Young duo brews up budding coffee empire
MIDDLEBURY — Coffee. It’s a morning ritual. A pick-me-up. A comfort on a cold, rainy day.
And it’s also a unifier.
Just ask Grace Futral and Daniel Gutierrez. The two Middlebury College students actually met rather randomly over an elevated cup of Joe at Lost Monarch Craft Coffee a couple of years ago.
Now they’re taking their relationship to the next level — as business partners in two coffee ventures.
One of those ventures needs little introduction to Addison County java fans: Bud’s Beans. Established in 2000 by William “Bud” Smith, Bud’s Beans has developed a keen following for its cleverly crafted blends, roasted in tiny batches in a small, nondescript space in Middlebury’s Marble Works business complex. Gutierrez knew all about Bud’s Beans prior to the purchase, consummated on Jan. 20 with the business’s most recent owners, Leah Keller and Brian Carter. Gutierrez had previously used the Bud’s Beans headquarters to make batches of his maiden coffee venture, Iluminar, which Futral has helped propel with her keen sense of marketing.
So when Bud’s Beans came up for sale, Gutierrez and Futral figured it would make sense for them to buy it and consolidate their percolating coffee empire under one roof.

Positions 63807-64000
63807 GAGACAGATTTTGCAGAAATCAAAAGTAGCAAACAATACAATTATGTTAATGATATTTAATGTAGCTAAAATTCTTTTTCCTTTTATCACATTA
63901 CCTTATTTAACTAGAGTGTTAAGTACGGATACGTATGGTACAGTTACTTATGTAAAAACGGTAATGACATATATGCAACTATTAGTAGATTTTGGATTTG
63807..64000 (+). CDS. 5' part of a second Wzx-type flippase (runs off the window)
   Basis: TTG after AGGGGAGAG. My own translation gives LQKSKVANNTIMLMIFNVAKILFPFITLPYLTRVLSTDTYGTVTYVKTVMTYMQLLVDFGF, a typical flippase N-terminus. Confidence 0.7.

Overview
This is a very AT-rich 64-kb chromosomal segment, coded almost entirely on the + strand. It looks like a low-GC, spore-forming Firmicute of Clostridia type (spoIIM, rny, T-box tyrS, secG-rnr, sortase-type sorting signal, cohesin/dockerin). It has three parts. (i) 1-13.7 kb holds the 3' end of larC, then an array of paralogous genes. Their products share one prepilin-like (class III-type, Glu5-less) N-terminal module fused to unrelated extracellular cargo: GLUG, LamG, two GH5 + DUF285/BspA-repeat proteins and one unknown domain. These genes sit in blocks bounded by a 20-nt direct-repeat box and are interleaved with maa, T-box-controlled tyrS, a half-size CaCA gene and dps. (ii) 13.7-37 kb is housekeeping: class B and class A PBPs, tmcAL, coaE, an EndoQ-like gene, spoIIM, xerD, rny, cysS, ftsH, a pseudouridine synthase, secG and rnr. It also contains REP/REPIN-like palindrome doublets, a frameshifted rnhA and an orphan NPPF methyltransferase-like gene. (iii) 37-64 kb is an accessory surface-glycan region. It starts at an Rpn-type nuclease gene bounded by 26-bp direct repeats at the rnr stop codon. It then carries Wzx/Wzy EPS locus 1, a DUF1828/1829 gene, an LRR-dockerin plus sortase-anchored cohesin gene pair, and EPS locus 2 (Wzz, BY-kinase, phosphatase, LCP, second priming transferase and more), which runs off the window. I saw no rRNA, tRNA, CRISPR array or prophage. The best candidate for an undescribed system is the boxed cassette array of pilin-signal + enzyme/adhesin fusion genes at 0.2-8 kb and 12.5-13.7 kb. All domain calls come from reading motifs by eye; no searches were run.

“Originally, our plan wasn’t to buy Bud’s Beans; it was to look for a more permanent space (that Iluminar) could grow into,” Gutierrez said. “I thought about it a bit, we crunched numbers … and decided, ‘This would actually be a great opportunity.’”
Futral was gung-ho.
“I was on board from the beginning,” she said. “As soon as he told me, I said ‘Yeah, let’s do it.’”
Now they’re looking forward to joining a robust contingent of Middlebury College grads who’ve elected to put down roots in the shadow of their alma mater. Futral graduated last year, while Gutierrez still has a year to go before earning his bachelor’s degree. He decided to take the 2021-2022 academic year off in order to focus on the coffee business. Roasting beans seven nights per week while immersed in academics was “absolute madness. There wasn’t really a balance, and I didn’t manage it well.”
The year off has paid major dividends, first with the growth of Iluminar, which Gutierrez founded during his first year at Middlebury. His interest in becoming a coffee merchant began percolating while taking a J-term class called “Midd Entrepreneurs.”